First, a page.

Consider screening those with type 1 diabetes for autoimmune diseases (e.g., thyroid dysfunction, celiac disease) as appropriate. E
A complete medical evaluation should be performed at the initial visit to
Detect diabetes complications
Review previous treatment and risk factor control in patients with established diabetes
Assist in formulating a management plan
Provide a basis for continuing care
Laboratory tests appropriate to the evaluation of each patient’s medical condition should be completed. A focus on the components of comprehensive care (Table 3.1) will enable the health care team to optimally manage the patient with diabetes. Adults who develop type 1 diabetes can develop additional autoimmune disorders, although their risk is lower than that in children and adolescents with type 1 diabetes. For additional details on autoimmune conditions, see Section 11. Children and Adolescents.
People with diabetes should receive medical care from a collaborative, integrated team with expertise in diabetes. This team may include physicians, nurse practitioners, physician’s assistants, nurses, dietitians, pharmacists, and mental health professionals. Individuals with diabetes must also assume an active role in their care.
The management plan should be written with input from the patient and family, the physician, and other members of the health care team. Diabetes self-management education (DSME) and ongoing diabetes support should be integral components of the management plan. Various strategies and techniques should be used to enable patients to self-manage diabetes, including providing education on problem-solving skills for all aspects of diabetes management. Treatment goals and plans should be individualized and take patient preferences into account. In developing the plan, consideration should be given to the patient’s age, school/work schedule and conditions, physical activity, eating patterns, social situation, cultural factors, presence of diabetes complications, health priorities, and other medical conditions.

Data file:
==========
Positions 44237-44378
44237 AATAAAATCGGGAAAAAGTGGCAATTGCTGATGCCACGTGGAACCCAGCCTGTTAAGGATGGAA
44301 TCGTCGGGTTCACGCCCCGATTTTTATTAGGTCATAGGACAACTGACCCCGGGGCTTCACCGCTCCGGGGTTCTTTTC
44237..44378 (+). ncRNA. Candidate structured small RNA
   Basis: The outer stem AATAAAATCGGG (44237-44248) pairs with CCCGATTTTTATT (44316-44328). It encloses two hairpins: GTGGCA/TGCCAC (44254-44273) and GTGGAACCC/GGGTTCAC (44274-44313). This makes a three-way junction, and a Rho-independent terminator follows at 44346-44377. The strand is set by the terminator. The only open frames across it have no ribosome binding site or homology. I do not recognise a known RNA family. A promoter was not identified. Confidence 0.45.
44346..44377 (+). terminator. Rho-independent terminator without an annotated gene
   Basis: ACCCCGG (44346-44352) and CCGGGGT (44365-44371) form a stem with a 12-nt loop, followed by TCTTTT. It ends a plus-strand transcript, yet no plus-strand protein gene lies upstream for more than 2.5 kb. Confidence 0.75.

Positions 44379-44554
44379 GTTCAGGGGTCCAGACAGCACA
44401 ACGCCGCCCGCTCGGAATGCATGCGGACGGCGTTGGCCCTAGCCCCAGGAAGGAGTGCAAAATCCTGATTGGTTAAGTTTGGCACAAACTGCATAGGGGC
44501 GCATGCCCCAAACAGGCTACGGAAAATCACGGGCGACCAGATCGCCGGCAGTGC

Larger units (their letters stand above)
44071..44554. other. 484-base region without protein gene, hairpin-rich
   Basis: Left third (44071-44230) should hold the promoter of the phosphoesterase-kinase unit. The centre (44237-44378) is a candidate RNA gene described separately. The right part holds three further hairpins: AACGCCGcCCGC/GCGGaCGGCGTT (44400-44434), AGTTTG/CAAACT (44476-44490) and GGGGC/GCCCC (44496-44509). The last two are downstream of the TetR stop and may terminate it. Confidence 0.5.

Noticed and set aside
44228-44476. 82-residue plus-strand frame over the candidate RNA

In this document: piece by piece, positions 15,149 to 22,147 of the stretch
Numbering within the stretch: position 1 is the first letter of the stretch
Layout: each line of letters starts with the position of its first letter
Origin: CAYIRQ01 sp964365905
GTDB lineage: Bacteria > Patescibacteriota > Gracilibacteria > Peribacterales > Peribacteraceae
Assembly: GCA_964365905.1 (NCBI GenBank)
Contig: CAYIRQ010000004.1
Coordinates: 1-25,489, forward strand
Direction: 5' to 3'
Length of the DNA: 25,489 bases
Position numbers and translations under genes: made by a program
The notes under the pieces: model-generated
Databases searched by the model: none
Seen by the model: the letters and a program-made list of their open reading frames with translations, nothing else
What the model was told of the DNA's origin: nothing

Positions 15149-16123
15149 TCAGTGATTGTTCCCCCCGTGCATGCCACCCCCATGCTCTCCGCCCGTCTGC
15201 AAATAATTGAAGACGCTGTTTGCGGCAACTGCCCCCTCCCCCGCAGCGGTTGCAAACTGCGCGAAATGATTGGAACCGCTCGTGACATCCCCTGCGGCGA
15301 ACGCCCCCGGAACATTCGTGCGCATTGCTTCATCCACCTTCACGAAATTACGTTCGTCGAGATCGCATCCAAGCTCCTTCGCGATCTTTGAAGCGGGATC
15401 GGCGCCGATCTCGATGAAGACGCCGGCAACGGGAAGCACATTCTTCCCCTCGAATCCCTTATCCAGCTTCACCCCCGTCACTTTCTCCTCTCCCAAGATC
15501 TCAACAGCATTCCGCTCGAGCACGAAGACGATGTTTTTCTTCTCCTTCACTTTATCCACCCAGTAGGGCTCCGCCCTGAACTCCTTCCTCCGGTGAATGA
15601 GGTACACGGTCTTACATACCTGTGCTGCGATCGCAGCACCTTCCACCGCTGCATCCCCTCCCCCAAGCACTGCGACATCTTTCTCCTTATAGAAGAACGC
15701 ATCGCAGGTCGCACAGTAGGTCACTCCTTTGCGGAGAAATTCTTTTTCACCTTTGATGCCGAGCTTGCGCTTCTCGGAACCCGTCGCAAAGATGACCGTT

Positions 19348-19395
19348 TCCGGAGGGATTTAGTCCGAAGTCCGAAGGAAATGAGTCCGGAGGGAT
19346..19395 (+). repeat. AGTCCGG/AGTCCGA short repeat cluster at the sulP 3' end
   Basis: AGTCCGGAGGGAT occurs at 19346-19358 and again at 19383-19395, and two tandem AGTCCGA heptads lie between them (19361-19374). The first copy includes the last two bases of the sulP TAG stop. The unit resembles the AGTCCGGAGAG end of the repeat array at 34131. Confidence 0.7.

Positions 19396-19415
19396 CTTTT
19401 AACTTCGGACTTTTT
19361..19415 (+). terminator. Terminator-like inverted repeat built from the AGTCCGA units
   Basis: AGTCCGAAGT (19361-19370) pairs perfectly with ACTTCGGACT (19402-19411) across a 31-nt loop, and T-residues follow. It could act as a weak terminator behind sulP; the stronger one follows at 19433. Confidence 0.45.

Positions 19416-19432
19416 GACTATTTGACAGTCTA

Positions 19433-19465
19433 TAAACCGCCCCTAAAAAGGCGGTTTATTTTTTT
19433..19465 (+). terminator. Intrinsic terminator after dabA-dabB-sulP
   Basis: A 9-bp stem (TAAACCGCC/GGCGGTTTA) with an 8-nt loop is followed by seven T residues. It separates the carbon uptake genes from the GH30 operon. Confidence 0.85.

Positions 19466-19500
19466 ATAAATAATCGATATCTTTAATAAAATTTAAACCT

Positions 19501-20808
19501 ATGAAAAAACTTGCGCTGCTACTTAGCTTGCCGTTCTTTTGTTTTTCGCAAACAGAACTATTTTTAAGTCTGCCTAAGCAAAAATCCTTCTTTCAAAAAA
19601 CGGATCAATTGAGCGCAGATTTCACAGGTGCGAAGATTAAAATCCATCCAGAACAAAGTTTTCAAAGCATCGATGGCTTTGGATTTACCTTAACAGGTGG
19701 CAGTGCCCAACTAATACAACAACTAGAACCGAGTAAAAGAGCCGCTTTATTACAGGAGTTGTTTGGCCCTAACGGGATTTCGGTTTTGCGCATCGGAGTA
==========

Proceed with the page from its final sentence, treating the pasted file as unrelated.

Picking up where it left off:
Common Comorbid Conditions
Consider assessing for and addressing common comorbid conditions (e.g., depression, obstructive sleep apnea) that may complicate diabetes management. B
Improved disease prevention and treatment efficacy means that patients with diabetes are living longer, often with multiple comorbidities requiring complicated medical regimens (1). Obesity, hypertension, and dyslipidemia are the most commonly appreciated comorbidities. However, concurrent conditions, such as heart failure, depression, anxiety, and arthritis, are found at higher rates in people with diabetes than in age-matched people without diabetes and often complicate diabetes management. These concurrent conditions present clinical challenges related to polypharmacy, prevalent symptoms, and complexity of care (2–5).
As discussed in Section 4. Foundations of Care, depression, anxiety, and other mental health symptoms are highly prevalent in people with diabetes and are associated with worse outcomes.
Obstructive Sleep Apnea
Age-adjusted rates of obstructive sleep apnea, a risk factor for cardiovascular disease, are significantly higher (4- to 10-fold) with obesity, especially with central obesity, in men and women (6). The prevalence in general populations with type 2 diabetes may be up to 23% (7) and in obese participants enrolled in the Look AHEAD trial exceeded 80% (8). Treatment of sleep apnea significantly improves quality of life and blood pressure control. The evidence for a treatment effect on glycemic control is mixed (9).
Fatty Liver Disease